The ultimate guide to buying a camera for travel photography

Travel Trip Map Direction Exploration Planning Concept

 

The question I am being asked the most asked is what camera do I shot with. Here is the short answer: a Nikon D3300 and a 35mm f/1.8 lens. I like to travel light!

Since I have met a lot of people asking me for advices on buying a travel camera, I thought I should make a guide to help people decide on what is best for them. There is a good news and a bad news.

Let’s start with the bad news. No solution fits all. If you are currently thinking about buying camera for travel photography, there is no such thing as a unique answer. However, the good news is that you have a lot of option!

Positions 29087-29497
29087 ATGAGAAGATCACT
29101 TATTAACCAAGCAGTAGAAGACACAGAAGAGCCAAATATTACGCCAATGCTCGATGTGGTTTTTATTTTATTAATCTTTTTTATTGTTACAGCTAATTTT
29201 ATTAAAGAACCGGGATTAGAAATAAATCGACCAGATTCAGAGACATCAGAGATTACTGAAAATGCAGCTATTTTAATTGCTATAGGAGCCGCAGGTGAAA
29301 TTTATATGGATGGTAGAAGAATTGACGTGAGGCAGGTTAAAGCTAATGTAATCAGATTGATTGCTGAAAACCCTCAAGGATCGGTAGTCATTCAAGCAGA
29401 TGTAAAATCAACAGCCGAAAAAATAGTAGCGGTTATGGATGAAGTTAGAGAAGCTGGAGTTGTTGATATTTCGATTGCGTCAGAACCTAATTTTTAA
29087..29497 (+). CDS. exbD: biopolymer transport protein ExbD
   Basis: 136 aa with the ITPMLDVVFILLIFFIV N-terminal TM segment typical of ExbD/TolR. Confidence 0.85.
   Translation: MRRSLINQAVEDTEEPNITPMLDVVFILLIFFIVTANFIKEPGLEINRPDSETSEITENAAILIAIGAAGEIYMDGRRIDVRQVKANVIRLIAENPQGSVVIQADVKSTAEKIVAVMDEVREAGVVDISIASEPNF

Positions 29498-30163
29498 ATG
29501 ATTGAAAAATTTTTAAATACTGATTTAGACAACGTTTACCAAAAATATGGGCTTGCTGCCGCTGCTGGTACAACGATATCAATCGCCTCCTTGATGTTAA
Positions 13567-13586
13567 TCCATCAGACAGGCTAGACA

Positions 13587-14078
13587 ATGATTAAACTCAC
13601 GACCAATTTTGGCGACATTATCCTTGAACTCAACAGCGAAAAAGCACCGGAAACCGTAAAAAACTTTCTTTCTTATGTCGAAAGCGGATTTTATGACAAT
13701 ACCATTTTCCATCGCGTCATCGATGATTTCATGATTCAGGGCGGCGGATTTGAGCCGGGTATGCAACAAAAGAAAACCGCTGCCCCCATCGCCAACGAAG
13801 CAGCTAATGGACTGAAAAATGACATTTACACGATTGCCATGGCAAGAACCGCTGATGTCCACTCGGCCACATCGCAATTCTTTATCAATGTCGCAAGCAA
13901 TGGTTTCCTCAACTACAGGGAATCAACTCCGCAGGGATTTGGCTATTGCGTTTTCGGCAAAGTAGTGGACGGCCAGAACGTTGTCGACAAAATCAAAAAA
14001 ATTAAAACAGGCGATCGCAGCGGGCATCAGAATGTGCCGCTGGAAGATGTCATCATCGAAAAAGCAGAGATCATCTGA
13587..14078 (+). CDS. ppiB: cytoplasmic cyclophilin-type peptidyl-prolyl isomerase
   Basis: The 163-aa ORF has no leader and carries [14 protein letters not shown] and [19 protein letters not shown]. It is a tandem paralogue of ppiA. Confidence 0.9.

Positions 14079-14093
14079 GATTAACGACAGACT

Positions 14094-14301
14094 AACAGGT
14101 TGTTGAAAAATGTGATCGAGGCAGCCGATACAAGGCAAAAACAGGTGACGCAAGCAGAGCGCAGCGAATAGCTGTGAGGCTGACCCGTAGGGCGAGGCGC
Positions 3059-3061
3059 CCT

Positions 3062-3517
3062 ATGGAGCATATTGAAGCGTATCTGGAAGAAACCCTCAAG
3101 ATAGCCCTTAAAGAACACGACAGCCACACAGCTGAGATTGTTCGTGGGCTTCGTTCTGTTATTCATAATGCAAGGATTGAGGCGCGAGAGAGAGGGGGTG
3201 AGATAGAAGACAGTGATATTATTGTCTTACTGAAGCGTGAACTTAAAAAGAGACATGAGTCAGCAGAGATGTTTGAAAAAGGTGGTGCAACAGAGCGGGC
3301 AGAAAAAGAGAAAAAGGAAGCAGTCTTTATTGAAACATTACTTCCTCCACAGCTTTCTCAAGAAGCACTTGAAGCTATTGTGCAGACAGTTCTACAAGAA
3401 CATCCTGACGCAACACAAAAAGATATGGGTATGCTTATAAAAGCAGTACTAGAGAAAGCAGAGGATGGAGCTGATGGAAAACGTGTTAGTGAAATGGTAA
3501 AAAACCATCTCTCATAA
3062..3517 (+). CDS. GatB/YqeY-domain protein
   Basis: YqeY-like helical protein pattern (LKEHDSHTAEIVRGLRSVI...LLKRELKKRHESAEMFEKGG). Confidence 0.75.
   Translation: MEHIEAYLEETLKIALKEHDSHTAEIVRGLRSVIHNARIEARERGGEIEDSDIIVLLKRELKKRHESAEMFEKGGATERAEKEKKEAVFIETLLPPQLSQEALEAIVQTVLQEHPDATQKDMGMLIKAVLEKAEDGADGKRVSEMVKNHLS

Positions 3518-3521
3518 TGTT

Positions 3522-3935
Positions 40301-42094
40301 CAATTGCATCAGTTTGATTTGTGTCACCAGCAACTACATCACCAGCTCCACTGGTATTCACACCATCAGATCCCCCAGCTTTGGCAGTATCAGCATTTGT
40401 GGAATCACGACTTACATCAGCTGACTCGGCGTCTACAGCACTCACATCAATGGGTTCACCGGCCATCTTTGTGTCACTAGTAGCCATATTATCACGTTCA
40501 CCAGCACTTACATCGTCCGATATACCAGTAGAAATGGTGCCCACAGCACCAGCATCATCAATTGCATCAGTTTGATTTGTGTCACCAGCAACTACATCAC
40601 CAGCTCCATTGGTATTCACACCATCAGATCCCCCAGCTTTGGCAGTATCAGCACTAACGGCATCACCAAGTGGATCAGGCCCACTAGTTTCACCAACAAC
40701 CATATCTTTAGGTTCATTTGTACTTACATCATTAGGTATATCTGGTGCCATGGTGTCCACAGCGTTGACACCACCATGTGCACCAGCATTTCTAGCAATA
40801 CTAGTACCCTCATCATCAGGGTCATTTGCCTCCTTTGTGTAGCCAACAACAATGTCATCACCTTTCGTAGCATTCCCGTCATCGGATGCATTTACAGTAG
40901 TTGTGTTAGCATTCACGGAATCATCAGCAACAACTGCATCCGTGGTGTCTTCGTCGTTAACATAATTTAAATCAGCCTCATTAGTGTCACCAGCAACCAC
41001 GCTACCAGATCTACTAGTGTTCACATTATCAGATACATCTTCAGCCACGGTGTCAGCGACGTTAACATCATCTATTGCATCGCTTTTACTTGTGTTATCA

First thing first. A camera is composed of a body and a lens. There is mainly two kind of bodies. The ones with an APSC sensor and the one with a Full Frame sensor. If you reading this article, you are most likely to be interested with an APSC sensor. The only one difference between both is the size of the sensor ; the second one being much more expensive.

The second most important thing is the lens. A lens has 3 main factors: flexibility, quality and budget. Unless you have a high budget, you will need to decide between flexibility and quality!

 

WHAT MEANS FLEXIBILITY?